Food is just two-thirds covered with liquid, then the pot covered. The poaching is often started on top the stove, then transferred into the oven. As there is less liquid, the flavour in the liquid will be more concentrated, so the liquid is good for making sauces from. Often in addition to the pot being covered, the item being Poached is also covered with a piece of greaseproof paper, the term for which is “cartouche.”
Food is totally covered with liquid. Use only enough liquid to cover the item completely, there is no need for nor any benefit from any more than that. The poaching is done completely on the stove-top in a pot that may or may not be covered. Generally, because there is so much liquid, and the flavour quite diffused in it, the liquid is not usually used for sauces. If you poached fish or chicken, though, you may wish to freeze this poaching water as stock.
When poaching fish, start with your poaching liquid cold. Place the fish in, and then heat it all together. Otherwise the outside of the fish will end up overcooked, and the skin will split on you, ruining the appearance. When started in cold water, the fish as a whole has a better chance of staying all together. To further a fish’s chances of staying together during poaching, you can wrap it in cheesecloth or a clean tea towel that you don’t mind cooking with. This also gives you something to lift the fish out with, so that it doesn’t fall apart on you while doing so. Don’t rush out and buy a fish kettle until you know for sure that poaching whole fish is something you are going to do all the time. You can just use a roasting pan instead.
Poached fish certainly is not as interesting on its own as fried, roasted or grilled fish. The taste is all in the sauce that goes with it. You pretty much have to serve Poached fish with a sauce to give it some interest. Even if you don’t use your poaching liquid there and then for a sauce, it will be a great fish stock for something else in the future: freeze it (label it too, of course.)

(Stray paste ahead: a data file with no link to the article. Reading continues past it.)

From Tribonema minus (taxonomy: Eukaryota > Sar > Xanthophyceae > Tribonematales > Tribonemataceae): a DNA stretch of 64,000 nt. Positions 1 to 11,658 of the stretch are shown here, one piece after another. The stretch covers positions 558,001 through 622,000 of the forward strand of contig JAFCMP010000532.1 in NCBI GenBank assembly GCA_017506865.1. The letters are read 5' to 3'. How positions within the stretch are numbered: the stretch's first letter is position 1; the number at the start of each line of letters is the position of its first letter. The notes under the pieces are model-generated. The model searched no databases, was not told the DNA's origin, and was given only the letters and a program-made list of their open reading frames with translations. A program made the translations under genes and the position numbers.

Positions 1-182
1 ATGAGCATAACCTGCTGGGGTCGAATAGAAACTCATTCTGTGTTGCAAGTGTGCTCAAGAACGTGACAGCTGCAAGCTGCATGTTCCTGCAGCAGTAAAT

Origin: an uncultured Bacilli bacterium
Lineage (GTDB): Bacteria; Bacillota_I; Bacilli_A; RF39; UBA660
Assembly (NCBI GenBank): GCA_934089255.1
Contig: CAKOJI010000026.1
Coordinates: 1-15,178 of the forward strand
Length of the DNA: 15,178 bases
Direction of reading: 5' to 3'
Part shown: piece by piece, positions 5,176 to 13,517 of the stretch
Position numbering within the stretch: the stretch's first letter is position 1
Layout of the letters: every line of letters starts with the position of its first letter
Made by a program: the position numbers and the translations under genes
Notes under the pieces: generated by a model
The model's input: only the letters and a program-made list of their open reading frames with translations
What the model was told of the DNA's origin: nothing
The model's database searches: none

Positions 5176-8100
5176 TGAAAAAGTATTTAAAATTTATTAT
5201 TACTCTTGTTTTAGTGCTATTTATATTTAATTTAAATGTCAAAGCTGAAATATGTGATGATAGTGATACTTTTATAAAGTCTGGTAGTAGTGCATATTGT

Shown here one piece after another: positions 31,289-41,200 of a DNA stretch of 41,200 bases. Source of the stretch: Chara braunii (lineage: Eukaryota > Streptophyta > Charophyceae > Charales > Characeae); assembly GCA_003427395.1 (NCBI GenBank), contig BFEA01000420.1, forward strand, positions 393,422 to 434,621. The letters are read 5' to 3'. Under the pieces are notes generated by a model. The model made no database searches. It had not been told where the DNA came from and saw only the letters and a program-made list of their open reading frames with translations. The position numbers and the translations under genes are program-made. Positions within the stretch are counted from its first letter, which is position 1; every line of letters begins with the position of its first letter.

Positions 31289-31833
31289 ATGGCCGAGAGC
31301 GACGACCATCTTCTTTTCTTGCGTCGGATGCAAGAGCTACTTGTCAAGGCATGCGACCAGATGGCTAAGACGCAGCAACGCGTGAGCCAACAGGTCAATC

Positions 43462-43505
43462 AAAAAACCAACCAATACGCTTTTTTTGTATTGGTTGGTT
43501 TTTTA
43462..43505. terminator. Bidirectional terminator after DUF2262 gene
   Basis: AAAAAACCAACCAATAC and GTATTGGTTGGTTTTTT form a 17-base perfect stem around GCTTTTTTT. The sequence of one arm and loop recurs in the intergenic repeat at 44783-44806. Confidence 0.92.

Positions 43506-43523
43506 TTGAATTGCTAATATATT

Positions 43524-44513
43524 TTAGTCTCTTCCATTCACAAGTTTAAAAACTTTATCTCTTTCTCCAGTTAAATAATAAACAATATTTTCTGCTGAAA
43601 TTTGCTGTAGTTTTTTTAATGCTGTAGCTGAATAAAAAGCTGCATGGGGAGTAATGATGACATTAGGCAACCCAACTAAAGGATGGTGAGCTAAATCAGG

Leaner fish are better for poaching than more oiler fish: oilier fish will fall apart almost no matter what you do.
Chicken pieces such as breasts are usually skinned before poaching. To help a whole chicken stay together, you can bind the legs and wings up with string. Skim the liquid during poaching to remove fat and bits floating about.
See entry on Poached Eggs.
However you are poaching and whatever you are poaching, use a pot just big enough to hold the item being poached, so that you aren’t heating unnecessary liquid, and so that you don’t have more liquid than you need, diluting the flavour, especially if you are going to make a sauce from it.
If you are doing your poaching in an electric skillet, and poaching something such as fish or chicken, set the temperature to be the exact temperature that you need for the item to be to be fully cooked (at a minimum, the safe temperature for what you are cooking). Even though excess heat above the boiling point would of course be passed off through evaporation, you’re not going to be poaching anything that high, anyway. For instance, given that the minimum safe temperature for fish is generally given around 155 F (68 C), you’re going to want to set the temperature at that at a minimum.
Recipes usually call for pears to be poached in red wine, but white wine can often be better, as red wine can be a tad too gutsy for pears.
Sauces aside, poaching is a low fat way of cooking.
Wealthy Romans would often serve eggs poached in red wine as a starter course.
References [ + ]
|1.||↑||Pellaprat, H.P. Modern French Culinary Art. London: Virtue & Company Ltd. 1969. Page 85.|